In Mark Federman’s post The Fundamental Problem with Intellectual Property Legislation, he reports on an interview with Jack Velenti, head of the Motion Picture Association of America. In the interview, Valenti shows his ignorance of the fact that copyright laws are infringing on a lot of people (at least 2 million Linux users) who are doing what should be "legal" activities.
And that’s the problem. There are a lot of things that Jack Valenti – and the legislators whom he lobbies with stunning effectiveness! – don’t know, and haven’t realized about the issues of copyright, the evolution of culture, the cultural history of their (and other) countries, and the reversal of conventional distribution and marketing models in an age of instantaneous communications.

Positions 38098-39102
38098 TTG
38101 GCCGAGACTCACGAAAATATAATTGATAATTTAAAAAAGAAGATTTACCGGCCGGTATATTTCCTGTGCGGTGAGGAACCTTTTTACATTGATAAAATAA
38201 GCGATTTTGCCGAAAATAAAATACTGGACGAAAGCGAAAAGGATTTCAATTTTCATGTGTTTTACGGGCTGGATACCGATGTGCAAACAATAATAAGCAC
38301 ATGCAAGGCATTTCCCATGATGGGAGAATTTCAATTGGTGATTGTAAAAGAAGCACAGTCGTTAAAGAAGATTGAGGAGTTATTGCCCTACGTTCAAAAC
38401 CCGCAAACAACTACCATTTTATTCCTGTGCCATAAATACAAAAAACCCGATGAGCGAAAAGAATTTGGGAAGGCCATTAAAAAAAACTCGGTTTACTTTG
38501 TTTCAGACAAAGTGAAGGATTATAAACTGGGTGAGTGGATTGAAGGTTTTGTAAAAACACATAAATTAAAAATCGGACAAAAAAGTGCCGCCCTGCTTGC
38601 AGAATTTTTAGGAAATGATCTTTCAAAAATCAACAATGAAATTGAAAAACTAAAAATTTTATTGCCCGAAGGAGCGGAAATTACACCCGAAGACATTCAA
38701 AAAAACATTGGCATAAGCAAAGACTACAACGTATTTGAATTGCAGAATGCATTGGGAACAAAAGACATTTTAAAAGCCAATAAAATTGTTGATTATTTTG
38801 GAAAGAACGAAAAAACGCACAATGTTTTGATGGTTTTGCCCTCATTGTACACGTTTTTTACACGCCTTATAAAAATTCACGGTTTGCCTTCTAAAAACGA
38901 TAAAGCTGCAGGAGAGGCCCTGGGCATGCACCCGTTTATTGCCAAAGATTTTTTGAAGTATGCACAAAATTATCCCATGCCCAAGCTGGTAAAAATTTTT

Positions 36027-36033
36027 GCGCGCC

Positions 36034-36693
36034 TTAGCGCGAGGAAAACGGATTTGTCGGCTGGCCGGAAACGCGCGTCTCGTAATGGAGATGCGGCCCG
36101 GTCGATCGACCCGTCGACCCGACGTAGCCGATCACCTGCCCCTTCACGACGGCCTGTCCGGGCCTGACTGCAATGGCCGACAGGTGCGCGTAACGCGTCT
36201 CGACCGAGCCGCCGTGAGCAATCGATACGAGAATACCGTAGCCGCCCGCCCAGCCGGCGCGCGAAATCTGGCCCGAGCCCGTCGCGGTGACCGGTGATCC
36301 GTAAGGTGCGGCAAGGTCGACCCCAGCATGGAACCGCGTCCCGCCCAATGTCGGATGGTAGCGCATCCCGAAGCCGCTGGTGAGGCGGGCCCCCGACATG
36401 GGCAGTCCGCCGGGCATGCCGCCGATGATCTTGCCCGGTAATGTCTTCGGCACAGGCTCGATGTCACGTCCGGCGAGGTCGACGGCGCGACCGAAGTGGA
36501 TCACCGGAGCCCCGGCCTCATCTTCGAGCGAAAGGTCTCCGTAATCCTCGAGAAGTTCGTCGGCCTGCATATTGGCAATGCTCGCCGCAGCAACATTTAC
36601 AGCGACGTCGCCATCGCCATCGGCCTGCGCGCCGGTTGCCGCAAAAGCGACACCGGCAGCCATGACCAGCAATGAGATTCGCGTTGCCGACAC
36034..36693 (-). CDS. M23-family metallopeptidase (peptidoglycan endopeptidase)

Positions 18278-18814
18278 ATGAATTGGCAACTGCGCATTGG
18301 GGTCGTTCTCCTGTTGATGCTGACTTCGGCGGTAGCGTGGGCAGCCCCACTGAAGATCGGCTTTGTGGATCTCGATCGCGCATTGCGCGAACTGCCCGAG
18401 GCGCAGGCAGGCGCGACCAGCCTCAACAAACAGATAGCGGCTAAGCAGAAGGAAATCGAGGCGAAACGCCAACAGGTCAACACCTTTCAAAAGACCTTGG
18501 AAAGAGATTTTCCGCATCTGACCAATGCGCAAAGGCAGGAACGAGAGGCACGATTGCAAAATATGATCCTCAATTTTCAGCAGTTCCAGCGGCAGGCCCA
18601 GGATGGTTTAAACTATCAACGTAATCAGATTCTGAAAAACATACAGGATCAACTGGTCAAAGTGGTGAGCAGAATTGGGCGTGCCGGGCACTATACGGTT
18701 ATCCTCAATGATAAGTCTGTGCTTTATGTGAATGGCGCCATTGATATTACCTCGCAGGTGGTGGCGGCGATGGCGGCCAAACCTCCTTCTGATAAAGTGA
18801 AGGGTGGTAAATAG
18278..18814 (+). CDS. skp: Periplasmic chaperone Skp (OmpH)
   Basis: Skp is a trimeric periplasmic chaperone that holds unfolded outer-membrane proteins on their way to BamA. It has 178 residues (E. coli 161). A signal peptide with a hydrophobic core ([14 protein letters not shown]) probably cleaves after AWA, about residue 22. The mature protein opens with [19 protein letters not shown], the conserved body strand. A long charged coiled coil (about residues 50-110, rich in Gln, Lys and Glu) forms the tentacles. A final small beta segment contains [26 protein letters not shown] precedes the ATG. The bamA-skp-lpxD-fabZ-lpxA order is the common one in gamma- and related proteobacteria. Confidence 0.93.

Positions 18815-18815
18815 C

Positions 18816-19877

One of the problems is the disconnect between policy makers and the creators (not publishers) and users. Fortunately courts in Canada are more enlightened.
It’s true that "markets are conversations", and I believe that politics is conversation as well. It’s just that some of us are only allowed to converse every four years or so. If you think that copyright issues are important – copyright is inextricably linked to innovation and creativity – then get informed and join in the conversation.